How Carolina Will Try To Win ::
The Panthers have been able to leverage their defensive success through a slow pace of play (25th) and balanced offense (middle of the pack 43% situation-neutral rush rate) through four weeks. One interesting thing to note is the tight range of offensive plays run from scrimmage and pass attempts per game through four games. The Panthers have run between 70 and 76 offensive plays in three out of four weeks, with the outlier being a 64 snap game in Week 1 against the hapless Jets. In those games, quarterback Sam Darnold has pass attempts ranging from 34 to 39 attempts, again, an extremely tight range of outcomes. Furthermore, there is nothing in each individual game script that should indicate a large shift in offensive philosophy (two blowout wins, one narrow win, and one moderate loss). What this means to me is that the Panthers are remaining aggressive deep into games regardless of game flow, a very important aspect to understand about this offense.
The ground game runs almost exclusively through Christian McCaffrey when healthy, but that is the issue this week. We don’t currently know what CMC’s game day status will be. He returned to practice on Wednesday after missing only one week with a hamstring injury. This dude is Superman. Should he play, CMC accounts for such a large portion of the available offensive touches from this offense that he needs to be in consideration each and every week he plays. The matchup on the ground yields an above-average 4.52 net-adjusted line yards metric on the backs of Philadelphia’s 31st-ranked value (5.10). Should CMC miss, expect rookie Chuba Hubbard to see a slight bump to his Week 4 snap rate (46%) and usage (15 running back opportunities) in a much more positive expected game environment.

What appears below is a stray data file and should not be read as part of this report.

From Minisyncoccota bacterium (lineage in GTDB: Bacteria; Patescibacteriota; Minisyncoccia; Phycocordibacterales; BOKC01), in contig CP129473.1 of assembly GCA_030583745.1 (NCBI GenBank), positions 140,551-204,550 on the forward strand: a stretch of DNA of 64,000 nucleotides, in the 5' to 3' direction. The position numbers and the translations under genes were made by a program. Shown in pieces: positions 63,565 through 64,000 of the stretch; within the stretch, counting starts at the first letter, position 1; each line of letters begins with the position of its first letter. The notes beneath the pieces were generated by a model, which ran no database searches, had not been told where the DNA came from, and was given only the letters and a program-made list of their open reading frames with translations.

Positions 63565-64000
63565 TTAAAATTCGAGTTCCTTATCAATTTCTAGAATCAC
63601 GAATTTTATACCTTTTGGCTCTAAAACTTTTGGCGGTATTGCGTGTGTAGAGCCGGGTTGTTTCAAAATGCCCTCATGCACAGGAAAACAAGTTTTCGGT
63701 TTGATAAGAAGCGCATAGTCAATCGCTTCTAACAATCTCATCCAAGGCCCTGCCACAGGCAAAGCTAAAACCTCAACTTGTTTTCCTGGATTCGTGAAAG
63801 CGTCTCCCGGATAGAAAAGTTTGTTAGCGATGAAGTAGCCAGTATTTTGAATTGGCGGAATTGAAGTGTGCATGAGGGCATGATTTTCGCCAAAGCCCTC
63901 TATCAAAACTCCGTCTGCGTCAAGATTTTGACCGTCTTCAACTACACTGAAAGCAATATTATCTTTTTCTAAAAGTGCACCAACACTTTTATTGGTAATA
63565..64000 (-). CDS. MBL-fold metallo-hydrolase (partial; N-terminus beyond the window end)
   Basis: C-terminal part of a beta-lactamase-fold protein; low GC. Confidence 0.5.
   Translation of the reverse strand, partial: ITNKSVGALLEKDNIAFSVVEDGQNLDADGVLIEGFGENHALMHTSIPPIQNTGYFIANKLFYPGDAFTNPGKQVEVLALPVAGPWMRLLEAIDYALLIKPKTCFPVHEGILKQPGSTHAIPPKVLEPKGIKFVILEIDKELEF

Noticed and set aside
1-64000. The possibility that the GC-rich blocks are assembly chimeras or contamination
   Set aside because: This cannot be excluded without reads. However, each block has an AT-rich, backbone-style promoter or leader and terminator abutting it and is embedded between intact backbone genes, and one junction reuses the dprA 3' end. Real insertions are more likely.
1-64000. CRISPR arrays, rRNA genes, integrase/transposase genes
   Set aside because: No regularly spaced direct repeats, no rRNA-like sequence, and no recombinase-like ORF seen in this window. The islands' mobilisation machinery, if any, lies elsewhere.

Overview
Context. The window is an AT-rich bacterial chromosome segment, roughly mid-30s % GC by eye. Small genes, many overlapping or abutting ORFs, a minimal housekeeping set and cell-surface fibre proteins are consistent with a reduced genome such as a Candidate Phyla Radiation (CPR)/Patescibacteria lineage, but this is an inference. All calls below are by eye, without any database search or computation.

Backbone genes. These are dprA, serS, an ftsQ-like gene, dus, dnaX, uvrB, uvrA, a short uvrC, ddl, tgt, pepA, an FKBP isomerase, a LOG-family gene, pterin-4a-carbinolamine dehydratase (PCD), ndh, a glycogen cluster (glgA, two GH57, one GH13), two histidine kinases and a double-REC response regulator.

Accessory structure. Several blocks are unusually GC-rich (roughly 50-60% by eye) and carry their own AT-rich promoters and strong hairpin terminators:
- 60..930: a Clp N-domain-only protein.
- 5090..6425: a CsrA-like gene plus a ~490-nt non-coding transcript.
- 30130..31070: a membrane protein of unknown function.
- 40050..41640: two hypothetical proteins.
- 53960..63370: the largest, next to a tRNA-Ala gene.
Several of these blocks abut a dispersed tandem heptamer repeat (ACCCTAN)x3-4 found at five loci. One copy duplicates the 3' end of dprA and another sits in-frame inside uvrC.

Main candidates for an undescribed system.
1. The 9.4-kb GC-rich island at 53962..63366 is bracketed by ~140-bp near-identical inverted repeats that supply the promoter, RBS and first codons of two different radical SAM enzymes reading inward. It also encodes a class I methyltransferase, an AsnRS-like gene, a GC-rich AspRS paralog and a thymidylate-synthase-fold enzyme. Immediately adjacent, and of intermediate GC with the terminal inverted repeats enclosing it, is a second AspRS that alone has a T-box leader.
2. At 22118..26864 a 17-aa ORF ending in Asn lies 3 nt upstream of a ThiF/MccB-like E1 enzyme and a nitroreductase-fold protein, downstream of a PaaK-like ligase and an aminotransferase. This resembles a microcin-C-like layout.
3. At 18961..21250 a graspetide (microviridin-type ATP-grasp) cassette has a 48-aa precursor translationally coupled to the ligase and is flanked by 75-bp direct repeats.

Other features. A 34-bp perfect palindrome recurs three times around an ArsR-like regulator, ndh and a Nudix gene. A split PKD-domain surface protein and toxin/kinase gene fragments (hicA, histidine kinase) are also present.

The proverbial crème of the crop of the Panthers skill position players this season has been DJ Moore. Moore has commanded an elite 30.3% team target market share, holds a moderate 9.7 aDOT, and has gone for 79 yards receiving or more in every game thus far. He has also seen 11 or more targets in three of four games, with the only game where he failed to hit that mark being a Week 1 victory over the Jets. The deficiencies of the Eagles defense line up almost too perfectly for DJ Moore’s game here, making him one of the top wide receiver plays on the slate (and I guarantee he will not be viewed that way by the field). The Panthers target the tight end position at the lowest rate in the league (8%), instead targeting the wide receiver and running back positions heavily. Robby Anderson enjoyed his first game over six targets in Week 4 but was largely ineffective in his downfield role. The matchup and what the Eagles cede don’t align well with that role. Rookie slot-man Terrace Marshall, Jr. has seen six or fewer targets in every game thus far, working the short areas of the field.
Likeliest Game Flow ::
The high drive success rate of the Carolina offense paired with the poor drive success rate allowed by the Philadelphia defense creates a most likely game environment where the Panthers are able to control the pace and tempo here. This would again force increased aerial aggression from the Eagles as the game moves on and elevates their expected pass volume. Since the Panthers have shown such a tight range of offensive plays run from scrimmage and have remained aggressive deep into games regardless of game flow, look for a high likelihood for each team to see additional offensive plays run from scrimmage here.